Over 70 former Reinhardt clerks urge judiciary to change reporting procedures and training

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Judge Stephen Reinhardt

Judge Stephen Reinhardt. Photo from Wikimedia Commons.

Accusations of sexual harassment against the late Judge Stephen Reinhardt, a federal appeals judge, have led to a call for action by dozens of his former law clerks. Seventy-two former Reinhardt clerks signed an open letter seeking new procedures for reporting workplace misconduct by judges and supervisors, as well as improved training on sexual harassment.

The letter also said protections against discrimination in Title VII of the Civil Rights Act of 1964 should be extended to the judicial branch. “There is no justification for a system in which antidiscrimination law applies to all except those who interpret and enforce it,” the Feb. 20 letter said.

The signers represent more than half the lawyers who clerked for Reinhardt, who was known for his liberal rulings on gender equality, civil rights and labor rights for the 9th U.S. Circuit Court of Appeals at San Francisco. Law360 and Bloomberg Law have coverage.

Former Reinhardt clerk Olivia Warren had alleged in Feb. 13 congressional testimony that the judge sexually harassed her. Warren said Reinhardt had commented on the appearance of women, made remarks about her sexual relationship with her husband, and said women lied about sexual harassment.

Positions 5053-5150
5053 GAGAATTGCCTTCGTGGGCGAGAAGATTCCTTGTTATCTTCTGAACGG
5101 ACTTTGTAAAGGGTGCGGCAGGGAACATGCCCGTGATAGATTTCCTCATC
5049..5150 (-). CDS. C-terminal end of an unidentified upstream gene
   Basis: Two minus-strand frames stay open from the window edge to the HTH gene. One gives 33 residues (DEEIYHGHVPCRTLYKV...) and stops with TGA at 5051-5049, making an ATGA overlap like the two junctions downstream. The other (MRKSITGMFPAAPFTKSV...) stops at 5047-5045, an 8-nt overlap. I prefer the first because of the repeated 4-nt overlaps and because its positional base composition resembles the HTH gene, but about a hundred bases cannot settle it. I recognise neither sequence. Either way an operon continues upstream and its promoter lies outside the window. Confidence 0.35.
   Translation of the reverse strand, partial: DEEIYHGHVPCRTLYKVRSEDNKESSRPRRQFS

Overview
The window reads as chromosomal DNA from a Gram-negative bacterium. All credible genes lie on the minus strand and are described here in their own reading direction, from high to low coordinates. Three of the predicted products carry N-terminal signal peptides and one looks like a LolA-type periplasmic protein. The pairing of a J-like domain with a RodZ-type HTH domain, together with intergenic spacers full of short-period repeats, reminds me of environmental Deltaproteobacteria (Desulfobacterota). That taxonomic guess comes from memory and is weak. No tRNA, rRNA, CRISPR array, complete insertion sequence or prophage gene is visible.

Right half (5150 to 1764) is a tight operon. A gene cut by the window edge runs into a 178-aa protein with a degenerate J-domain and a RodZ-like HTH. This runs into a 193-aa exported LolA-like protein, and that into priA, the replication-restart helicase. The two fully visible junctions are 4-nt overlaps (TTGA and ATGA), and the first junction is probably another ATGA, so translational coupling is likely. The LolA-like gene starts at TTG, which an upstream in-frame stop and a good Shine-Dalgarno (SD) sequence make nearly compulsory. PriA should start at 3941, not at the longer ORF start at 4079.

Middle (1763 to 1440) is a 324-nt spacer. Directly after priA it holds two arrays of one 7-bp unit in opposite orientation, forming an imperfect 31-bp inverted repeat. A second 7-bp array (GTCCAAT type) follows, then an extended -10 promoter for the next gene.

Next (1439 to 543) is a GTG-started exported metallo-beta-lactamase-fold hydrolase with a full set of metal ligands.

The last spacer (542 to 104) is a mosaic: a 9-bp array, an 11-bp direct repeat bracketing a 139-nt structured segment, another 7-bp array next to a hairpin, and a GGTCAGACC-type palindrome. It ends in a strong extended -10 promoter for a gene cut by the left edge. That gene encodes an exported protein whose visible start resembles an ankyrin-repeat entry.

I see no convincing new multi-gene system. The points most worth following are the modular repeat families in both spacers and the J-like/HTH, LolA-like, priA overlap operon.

Warren said Reinhardt had expressed surprise that Warren was married because, in his judgment, no man would find her attractive. He speculated that Warren’s husband must be a “wimp” or gay, Warren said.

Reinhardt died in March 2018 at age 87, during Warren’s clerkship.

The letter said some of the clerks signing the letter “experienced or witnessed conduct in chambers that we would call sexist, workplace bullying or mistreatment. Others did not. Most of us were as shocked as the rest of the world to learn of the clerk’s experience in Judge Reinhardt’s final year.

“All of us, whatever our personal experience, are united that no clerk should have to go through this kind of ordeal, and that it is important to stand with those who speak out about it.”

One of the former law clerks, Michele Landis Dauber, told Law360 that she was the only mother Reinhardt had ever hired, and he regretted the decision because she “could not work long hours six days a week.”

“He frequently announced that it was a terrible mistake to hire me, and that he would never hire another mother, which he never did, although he did hire at least one father,” she said.

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